More Privacy or Less Under Proposed IRS Rules?

A privacy proposal by the Internal Revenue Service (IRS) has apparently angered consumer advocates, tax professionals and state governments.

The IRS, in a hearing Tuesday, took comments on changes to new privacy proposals that would allow tax preparers, with the taxpayers' permission, to sell or disclose information included on their returns.


Advertisement


All Aboard the High-Velocity 2006 FRx Express! FRx Software has the engine fired up again to travel nationwide with timely training and expert guidance! Microsoft FRx and Microsoft Forecaster users, potential users and resellers don’t miss this FREE*, half-day event!

Once you’re on board, the FRx Software experts will help you gain tremendous insight into Microsoft FRx and Microsoft Forecaster. You’ll have the opportunity to hear customer perspectives and network with prospects plus pack in useful tips, and see the features and benefits of FRx Software’s financial analytic applications. Register now!


FRx Software Home Product Information
Training & Consulting Product Demo
Webcast Customer Testimonial Video



The proposed rules would change the way in which tax professionals get approval from taxpayers before sharing their tax information with third parties. The IRS said the new rule would make it clearer to consumers, through a "strong warning," that their tax information might be shared.

The IRS says companies have always had the power to reveal the information, if a taxpayer agrees. The changes, the IRS says, update the 1974 rules for modern, electronic business methods.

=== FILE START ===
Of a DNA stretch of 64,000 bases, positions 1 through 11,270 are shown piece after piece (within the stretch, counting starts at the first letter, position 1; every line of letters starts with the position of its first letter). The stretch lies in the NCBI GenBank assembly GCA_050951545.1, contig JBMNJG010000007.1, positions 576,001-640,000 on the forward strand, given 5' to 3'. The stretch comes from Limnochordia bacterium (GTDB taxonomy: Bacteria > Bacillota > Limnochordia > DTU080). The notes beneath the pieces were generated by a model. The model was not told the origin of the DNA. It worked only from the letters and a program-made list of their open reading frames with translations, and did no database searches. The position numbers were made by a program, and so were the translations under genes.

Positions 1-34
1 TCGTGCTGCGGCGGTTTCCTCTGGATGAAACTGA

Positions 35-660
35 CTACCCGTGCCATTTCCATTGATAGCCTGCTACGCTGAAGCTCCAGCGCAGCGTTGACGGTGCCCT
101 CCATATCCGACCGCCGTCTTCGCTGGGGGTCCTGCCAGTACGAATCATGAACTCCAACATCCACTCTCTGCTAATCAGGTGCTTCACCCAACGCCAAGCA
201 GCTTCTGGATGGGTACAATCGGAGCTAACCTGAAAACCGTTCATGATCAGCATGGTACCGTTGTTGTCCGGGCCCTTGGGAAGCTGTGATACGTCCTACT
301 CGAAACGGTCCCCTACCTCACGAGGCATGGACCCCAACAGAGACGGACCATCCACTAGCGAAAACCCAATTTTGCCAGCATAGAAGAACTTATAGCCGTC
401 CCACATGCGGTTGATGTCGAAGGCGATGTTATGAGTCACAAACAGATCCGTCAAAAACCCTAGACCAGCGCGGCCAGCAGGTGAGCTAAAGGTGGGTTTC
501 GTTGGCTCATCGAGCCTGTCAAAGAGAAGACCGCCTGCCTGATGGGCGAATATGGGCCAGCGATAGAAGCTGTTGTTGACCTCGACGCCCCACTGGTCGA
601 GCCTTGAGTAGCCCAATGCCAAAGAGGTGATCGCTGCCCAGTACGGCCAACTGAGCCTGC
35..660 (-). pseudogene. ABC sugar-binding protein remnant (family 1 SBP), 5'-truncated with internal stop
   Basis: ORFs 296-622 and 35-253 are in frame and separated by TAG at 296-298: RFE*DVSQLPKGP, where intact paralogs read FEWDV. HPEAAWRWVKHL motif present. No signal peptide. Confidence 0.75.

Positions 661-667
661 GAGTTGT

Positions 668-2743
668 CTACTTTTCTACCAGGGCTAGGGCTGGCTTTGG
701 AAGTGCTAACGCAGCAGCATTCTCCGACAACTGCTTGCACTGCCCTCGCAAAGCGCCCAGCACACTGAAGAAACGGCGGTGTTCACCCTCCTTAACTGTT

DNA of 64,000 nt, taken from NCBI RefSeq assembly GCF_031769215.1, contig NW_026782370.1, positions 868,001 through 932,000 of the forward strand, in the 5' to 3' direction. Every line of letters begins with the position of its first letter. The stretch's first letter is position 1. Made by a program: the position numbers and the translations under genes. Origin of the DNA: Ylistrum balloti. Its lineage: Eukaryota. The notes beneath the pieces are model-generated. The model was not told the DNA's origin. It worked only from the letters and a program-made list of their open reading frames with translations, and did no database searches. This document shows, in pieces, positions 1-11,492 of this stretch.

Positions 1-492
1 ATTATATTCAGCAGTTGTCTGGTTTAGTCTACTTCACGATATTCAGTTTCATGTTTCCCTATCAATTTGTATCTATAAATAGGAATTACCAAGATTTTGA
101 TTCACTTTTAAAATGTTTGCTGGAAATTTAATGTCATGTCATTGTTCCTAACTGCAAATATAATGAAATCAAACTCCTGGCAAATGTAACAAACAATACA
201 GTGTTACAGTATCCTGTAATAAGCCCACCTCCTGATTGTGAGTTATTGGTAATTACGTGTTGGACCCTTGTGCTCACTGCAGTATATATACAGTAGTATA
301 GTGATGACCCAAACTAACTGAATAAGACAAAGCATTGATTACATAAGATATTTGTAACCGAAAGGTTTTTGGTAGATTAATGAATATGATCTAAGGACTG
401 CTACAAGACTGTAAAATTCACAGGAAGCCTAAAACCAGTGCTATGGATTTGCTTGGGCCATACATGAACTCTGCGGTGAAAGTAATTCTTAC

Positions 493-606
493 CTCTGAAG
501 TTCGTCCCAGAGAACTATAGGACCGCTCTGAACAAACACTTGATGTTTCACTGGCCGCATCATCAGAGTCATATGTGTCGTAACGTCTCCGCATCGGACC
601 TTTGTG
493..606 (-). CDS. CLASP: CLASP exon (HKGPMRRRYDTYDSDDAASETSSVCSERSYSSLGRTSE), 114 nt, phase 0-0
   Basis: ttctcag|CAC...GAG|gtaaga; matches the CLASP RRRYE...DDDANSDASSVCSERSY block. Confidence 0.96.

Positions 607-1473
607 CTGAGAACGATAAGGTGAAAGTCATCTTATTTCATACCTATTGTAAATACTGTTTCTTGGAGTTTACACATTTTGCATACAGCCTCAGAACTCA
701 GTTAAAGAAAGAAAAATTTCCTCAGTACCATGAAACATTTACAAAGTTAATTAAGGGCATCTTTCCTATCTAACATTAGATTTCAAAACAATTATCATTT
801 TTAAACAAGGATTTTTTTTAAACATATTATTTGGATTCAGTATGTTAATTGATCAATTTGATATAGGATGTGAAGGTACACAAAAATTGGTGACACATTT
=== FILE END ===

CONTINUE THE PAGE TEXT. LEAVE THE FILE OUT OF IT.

According to Business Week, attorneys general from 47 states called for severe restrictions or an outright ban on using tax return information for marketing. “There is simply too much at risk for American taxpayers, particularly with respect to the ongoing scourge of identity theft, to increase the likelihood that their most personal information will be stolen or misused,” they said in a letter to IRS Commissioner Mark Everson.

The Consumer Federation of America said the IRS should focus on making sure tax information is not shared for any reason. "We're trying to close the loophole that lets tax preparers sell personal information. We think that the new regulation will allow tax preparers to sell your information to an even wider group of marketers," spokeswoman Jean Ann Fox told ABC News.

And H&R Block Vice President Murray Walton said at the hearing, “We find the idea of selling tax return information repugnant.”

IRS spokeswoman Nancy Mathis told ABC News: "It requires that tax preparers must tell taxpayers that if you give consent, things can happen to your information that you may not want to happen," said. "The tax preparer can do nothing - absolutely nothing - with a tax filer's information without that consent."

The Treasury Department and IRS will now make a final a rule that takes the comments into account.

You may like these other stories...

Some of your clients may get away to business conventions from time to time. It gives them a chance to rub shoulders with colleagues, catch up on the latest developments, and fine-tune their skills. And, when the meetings or...
PwC must face $1 billion lawsuit over MF Global adviceA federal judge on Wednesday ordered PricewaterhouseCoopers (PwC) to face a $1 billion lawsuit claiming that its bad accounting advice was a substantial cause of the...
Being an accountant doesn't mean you're giving investment advice to clients. However, at tax time, accountants often have to deal with the results of any investment advice clients obtained during the year—the...

Already a member? log in here.

Upcoming CPE Webinars

Sep 9
In this session we'll discuss the types of technologies and their uses in a small accounting firm office.
Sep 10
Transfer your knowledge and experience to prepare your team for the challenges and opportunities of an accounting career.
Sep 11
This webcast will include discussions of commonly-applicable Clarified Auditing Standards for audits of non-public, non-governmental entities.
Sep 24
In this jam-packed presentation Excel expert David Ringstrom, CPA will give you a crash-course in creating spreadsheet-based dashboards. A dashboard condenses large amounts of data into a compact space, yet enables the end user to easily drill down into details when warranted.